Grab that Good Fortune! 7 Popular Good-luck Charms!

2020-12-17 OTHERS , PLEASURE

This post is also available in 日本語

When it comes to Japanese lucky items, the “O-mamori” (charm) is a classic example. Many people have “O-mamori” in their wallets or bags, and they are popular souvenirs when people visit shrines and temples. On this occasion, I would like to introduce you to the Japanese “O-mamori” culture and talk about “O-mamori” from famous shrines and temples.

What is an “O-mamori”?

Japanese “O-mamori” are normally provided in the form of a little paper talisman, which has been the subject of prayer by priests at shrines or temples, wrapped in a small sachet.
Sometimes it is made of stones, wooden pieces, or metal. People carry them to wish for good luck, or as protection from evil. 

Each “O-mamori” is thought to have various different “Go-riyaku” (benefits)

There are many kinds of “O-mamori” and there are many variations of “Go-riyaku” (meaning divine grace and good fortune).

  • “Go-riyaku” for daily life:  for good fortune, protection from evil, and safety of your family
  • “Go-riyaku” for health: for recovery from illness, easy and safe delivery of children, and good health and longevity
  • “Go-riyaku” for relationships: for matchmaking and successful relationships
  • “Go-riyaku” for studies: for successful exam results and improving grades
  • “Go-riyaku” for finance: for good fortune in money and your career

Japanese people are said to believe that there are “Yaoyorozu-no-kami” (very many different gods) and each of these gods, enshrined in many different shrines and temples, have different fields of expertise. Therefore, there are many “shrines famous for bringing good luck in matchmaking”, or “temples famous for good health and longevity” and so on, existing all over Japan.

“O-mamori” from shrines and temples, which are also popular tourist attractions

Most shrines and temples sell “O-mamori”. So naturally, shrines and temples that are popular for tourists have unique “O-mamori” that you cannot acquire anywhere else.

[Kyoto] Shimogamo Shrine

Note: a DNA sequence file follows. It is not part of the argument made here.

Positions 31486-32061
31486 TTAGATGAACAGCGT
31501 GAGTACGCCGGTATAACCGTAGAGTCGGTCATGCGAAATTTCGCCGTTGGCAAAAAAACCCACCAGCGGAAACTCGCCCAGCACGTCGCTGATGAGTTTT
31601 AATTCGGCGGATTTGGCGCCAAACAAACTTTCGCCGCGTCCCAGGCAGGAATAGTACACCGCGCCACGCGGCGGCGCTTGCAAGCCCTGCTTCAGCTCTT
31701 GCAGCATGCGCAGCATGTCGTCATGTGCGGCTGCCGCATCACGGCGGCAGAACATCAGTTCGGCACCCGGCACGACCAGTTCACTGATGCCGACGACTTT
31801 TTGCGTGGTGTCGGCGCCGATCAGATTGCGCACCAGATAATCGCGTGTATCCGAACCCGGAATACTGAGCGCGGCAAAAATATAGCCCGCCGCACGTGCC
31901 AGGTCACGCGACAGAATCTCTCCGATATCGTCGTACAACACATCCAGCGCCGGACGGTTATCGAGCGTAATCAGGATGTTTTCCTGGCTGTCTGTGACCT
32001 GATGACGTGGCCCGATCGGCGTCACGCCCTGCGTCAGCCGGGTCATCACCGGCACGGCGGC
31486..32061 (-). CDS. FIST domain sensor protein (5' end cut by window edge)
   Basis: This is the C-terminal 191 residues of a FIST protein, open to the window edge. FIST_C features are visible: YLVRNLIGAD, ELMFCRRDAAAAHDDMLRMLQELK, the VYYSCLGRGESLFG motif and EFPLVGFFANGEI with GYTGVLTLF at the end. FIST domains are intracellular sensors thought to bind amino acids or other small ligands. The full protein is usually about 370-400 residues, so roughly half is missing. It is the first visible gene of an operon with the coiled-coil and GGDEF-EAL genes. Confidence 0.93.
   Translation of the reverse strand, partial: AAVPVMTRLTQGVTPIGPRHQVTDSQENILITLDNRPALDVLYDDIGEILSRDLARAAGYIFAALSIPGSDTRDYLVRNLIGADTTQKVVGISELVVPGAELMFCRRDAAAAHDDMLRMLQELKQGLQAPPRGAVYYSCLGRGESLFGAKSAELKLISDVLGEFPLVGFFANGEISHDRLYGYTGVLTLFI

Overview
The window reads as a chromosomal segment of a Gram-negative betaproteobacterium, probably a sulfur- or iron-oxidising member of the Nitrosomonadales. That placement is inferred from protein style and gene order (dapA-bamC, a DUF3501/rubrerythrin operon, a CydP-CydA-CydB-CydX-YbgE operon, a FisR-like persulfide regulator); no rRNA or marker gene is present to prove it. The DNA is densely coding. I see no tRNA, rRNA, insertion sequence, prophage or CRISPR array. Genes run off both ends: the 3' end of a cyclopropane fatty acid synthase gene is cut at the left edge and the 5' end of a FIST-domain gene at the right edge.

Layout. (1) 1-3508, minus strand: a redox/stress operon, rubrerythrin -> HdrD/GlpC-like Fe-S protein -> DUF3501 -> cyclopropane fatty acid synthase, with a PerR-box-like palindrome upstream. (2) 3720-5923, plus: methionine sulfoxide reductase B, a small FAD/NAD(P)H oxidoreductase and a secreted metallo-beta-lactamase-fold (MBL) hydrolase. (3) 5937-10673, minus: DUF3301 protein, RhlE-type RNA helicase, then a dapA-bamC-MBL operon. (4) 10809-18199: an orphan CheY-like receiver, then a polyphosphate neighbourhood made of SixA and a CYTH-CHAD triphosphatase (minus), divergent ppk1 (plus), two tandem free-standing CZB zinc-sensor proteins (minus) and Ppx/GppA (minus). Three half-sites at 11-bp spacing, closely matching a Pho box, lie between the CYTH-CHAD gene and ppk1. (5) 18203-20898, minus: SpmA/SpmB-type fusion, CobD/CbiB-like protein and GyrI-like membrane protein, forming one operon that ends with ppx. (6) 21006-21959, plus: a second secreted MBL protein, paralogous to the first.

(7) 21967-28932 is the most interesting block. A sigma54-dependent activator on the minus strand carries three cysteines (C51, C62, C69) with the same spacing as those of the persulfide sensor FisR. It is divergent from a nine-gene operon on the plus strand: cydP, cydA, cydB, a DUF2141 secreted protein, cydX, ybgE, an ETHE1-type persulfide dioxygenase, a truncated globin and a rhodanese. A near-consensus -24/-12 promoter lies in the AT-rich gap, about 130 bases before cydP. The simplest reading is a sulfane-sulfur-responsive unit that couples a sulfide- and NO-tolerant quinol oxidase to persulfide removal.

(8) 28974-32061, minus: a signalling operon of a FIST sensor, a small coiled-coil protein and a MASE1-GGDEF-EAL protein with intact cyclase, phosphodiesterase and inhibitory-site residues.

One of the World Heritage Sites, Shimogamo Shrine is also one of oldest shrines in Kyoto. The goddess, who is among the gods that are enshrined there, is very beautiful, so the shrine is well known for protecting women and beauty. Especially “Hime-mamori” in the photo, that comes in a pretty sachet made of Chirimen (type of silk fabric), are popular as an “O-mamori” with a unique design.

[Kyoto] Kitano Tenmangu 

Source: Kitano Tenmangu (

Kitano Tenmangu is a shrine for the god of learning. This shrine is also famous for its Ume (plum) blossom and there is a crest of Ume designed on their “O-mamori”. 
The white “O-mamori” that comes in a box of Paulownia wood is popular for those who yearn for academic development and to pass exams.

[Kyoto] Fushimi Inari Taisha

Source: Fushimi Inari Taisha (

This shrine is well known for its world famous Senbon-Torii, and it is crowded with many tourists every day. At this shrine, the god of good harvest is enshrined, and they say this god brings you good luck, especially for your business. As the messenger of this god is a white fox, they sell lots of “O-mamori” with fox motifs at Fushimi Inari Taisha.

[Kyoto] Daikakuji Temple

Source: Daikakuji Temple (
Daikakuji is a temple popular for its beautiful garden with large pond. Their unique black wooden strap-shaped talisman is believed to have powers to protect you from evil.

[Tokyo] Meiji jingu

Source: Meiji jingu (

Meiji Jingu, built within large premises, is the shrine for the Meiji Emperor and his Empress. Their “O-mamori” has the design of the chrysanthemum crest of the Imperial family.
This shrine is famous as a power spot as well, and they say the “O-mamori” wishing for good health of body and mind is particularly beneficial.

[Tokyo] Nogi Jinja

Source: Nogi jinjya (
Nogi Jinja, for ”Eirei”, spirits of the war dead during Meigi Period, sells fantastic “O-mamori” for harmonious marriages. The “O-mamori” with Japanese style wedding costume design is for newly married couples (photo on right), and the ones with matching costume designs (photo left) are for mature couples.

[Tokyo] Yushima Tenjin

Source: Yushima Tenjin (

Yushima Tenjin, which is depicted in the Ukiyo-e by Utagawa Hiroshige is a shrine for the same god of learning as Kitano Tenmangu. Many kinds of ”O-mamori” for academic development are available here, and their “O-mamori” shaped like “Randoseru”, a special backpack for Japanese elementary school children, are especially cute and popular.

Receive good luck from popular “O-mamori”!

There truly is a wide variation of “O-mamori”. “O-mamori” you acquire at a holy place is an item that makes you feel empowered and cheered on by a god by just carrying it with you. Look to find your special one.